Reflecting on the day, and especially on the loss to McKinney Boyd, Dunn said of his team, “We weren’t really too worried about that, we just worried if that was our last game or not.” He continued that he, “wanted to go out there with the team one more time.”

Then came Friday the 13th.

“That Friday, we go into the team room and we find out that our season is postponed until the beginning of April or so,” Patrick said. It is the same story that paused and potentially ended every high school baseball season in the state and most of the country.

Patrick Dunn is a senior at Flower Mound. The right-handed pitcher stands 6-foot-6 and is lean with room to grow as he gets ready to join the Houston Cougars. Before his senior year was halted, Dunn had pitched 15 innings in five games with 19 strikeouts.

Dunn discussed his 2020 effort thus far, “I was really happy with the season, I had progressed a lot not just on the physical side but on the mental side too, I had a lot of confidence out there and I just had a better mindset, thinking I was the best player to be out there at that time.” It is one thing to be six and a half feet tall and to be able to throw a baseball with some speed and movement. It is another thing to be out there and be confident in your ability against some of the toughest competition in 6A Texas baseball.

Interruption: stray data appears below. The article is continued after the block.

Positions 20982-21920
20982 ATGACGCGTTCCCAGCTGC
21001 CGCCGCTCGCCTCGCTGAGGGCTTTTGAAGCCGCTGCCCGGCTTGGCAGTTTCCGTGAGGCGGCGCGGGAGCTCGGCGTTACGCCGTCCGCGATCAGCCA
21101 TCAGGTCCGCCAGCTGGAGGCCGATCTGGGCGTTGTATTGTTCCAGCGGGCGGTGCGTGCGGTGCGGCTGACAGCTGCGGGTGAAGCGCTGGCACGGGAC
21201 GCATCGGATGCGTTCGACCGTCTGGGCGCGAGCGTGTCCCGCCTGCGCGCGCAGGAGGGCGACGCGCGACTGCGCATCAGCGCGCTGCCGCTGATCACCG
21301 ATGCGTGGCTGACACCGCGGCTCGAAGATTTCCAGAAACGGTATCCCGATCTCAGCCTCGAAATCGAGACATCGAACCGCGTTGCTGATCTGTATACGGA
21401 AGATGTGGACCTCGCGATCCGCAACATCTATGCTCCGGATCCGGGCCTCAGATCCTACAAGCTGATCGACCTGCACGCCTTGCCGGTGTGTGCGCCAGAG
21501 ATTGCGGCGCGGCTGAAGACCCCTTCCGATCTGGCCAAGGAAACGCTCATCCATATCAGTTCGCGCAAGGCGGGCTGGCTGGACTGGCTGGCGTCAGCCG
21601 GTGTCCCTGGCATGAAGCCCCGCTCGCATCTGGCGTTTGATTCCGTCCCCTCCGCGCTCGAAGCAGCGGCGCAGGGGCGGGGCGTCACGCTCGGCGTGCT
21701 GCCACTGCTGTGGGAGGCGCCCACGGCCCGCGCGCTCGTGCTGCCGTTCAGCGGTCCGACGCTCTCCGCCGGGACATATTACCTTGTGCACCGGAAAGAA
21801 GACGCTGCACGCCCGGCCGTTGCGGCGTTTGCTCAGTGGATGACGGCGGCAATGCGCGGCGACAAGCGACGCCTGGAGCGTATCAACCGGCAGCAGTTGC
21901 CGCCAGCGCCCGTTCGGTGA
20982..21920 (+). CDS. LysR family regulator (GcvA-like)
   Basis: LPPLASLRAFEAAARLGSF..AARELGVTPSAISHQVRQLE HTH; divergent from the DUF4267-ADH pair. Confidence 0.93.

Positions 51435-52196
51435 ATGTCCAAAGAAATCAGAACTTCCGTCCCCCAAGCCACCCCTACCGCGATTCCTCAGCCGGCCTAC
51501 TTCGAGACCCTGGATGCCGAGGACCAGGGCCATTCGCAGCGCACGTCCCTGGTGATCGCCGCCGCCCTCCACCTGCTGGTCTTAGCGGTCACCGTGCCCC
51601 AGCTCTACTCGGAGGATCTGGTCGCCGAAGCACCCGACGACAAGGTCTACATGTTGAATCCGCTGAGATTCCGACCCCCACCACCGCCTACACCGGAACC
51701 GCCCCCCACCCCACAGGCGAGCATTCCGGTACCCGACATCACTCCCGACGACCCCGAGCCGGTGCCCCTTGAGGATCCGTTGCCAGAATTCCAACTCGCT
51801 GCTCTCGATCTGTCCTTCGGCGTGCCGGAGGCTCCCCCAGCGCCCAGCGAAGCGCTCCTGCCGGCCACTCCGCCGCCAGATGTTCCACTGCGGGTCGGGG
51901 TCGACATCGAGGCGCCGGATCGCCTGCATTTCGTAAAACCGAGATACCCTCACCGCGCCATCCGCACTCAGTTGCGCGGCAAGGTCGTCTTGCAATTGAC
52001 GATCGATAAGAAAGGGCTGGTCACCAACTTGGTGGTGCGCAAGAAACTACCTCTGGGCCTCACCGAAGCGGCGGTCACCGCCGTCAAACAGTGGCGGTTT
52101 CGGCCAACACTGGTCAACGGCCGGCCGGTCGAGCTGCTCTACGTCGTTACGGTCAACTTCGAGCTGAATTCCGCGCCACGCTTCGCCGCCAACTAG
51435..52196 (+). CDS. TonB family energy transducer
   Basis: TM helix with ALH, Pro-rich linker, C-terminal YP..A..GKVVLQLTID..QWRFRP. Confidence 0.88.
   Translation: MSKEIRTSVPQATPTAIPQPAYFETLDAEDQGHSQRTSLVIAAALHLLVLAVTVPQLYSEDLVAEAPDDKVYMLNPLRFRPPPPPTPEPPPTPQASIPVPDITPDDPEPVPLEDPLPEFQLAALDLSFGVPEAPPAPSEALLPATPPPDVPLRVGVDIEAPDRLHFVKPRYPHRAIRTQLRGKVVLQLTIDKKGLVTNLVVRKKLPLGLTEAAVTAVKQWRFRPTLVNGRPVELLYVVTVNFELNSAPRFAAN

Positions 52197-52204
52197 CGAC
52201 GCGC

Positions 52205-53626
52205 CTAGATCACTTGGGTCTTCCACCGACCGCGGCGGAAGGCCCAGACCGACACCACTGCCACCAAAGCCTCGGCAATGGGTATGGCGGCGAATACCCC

With competitive activity on hold, Dunn, like most players, is having to find ways to stay active and stay sharp, pretty much on their own time and in their own way. Dunn’s routine is full, “I’m doing bodyweight exercises to maintain where I’m at strength wise, and then I do some heavy ball work,” against what he calls the “perfect brick wall” at his home. A hitter can swing a bat almost anywhere with a certain radius clear, but a pitcher might have to improvise, and Patrick has done that, “I have a net in the garage that I can throw into.”

Flower Mound head coach Danny Wallace is extremely complimentary of Dunn’s intangibles, “He is a great leader on and off the field. His work ethic is outstanding and he has a passion to be great.”